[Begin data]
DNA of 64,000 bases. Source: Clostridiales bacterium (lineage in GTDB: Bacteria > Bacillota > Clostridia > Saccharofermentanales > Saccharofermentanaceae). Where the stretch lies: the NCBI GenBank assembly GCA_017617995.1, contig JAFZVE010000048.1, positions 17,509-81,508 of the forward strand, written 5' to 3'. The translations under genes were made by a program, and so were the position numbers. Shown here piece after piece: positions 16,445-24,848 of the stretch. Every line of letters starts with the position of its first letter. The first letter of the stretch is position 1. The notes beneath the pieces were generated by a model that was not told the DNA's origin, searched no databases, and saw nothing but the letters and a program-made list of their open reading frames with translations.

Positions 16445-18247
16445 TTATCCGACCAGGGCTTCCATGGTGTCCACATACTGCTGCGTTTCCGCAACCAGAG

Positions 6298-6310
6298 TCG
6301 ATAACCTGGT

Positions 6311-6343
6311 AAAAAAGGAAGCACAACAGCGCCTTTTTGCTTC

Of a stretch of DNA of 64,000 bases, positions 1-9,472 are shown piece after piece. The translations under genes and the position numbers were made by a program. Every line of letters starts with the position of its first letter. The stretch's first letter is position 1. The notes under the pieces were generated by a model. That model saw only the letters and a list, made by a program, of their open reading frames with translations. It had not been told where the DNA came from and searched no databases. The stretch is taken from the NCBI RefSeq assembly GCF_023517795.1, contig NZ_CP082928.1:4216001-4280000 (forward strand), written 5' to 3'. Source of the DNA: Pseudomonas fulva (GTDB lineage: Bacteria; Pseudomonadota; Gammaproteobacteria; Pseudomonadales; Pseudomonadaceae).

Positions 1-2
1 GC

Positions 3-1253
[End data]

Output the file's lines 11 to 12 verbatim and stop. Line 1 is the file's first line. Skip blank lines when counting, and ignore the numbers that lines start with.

1 GC

Positions 3-1253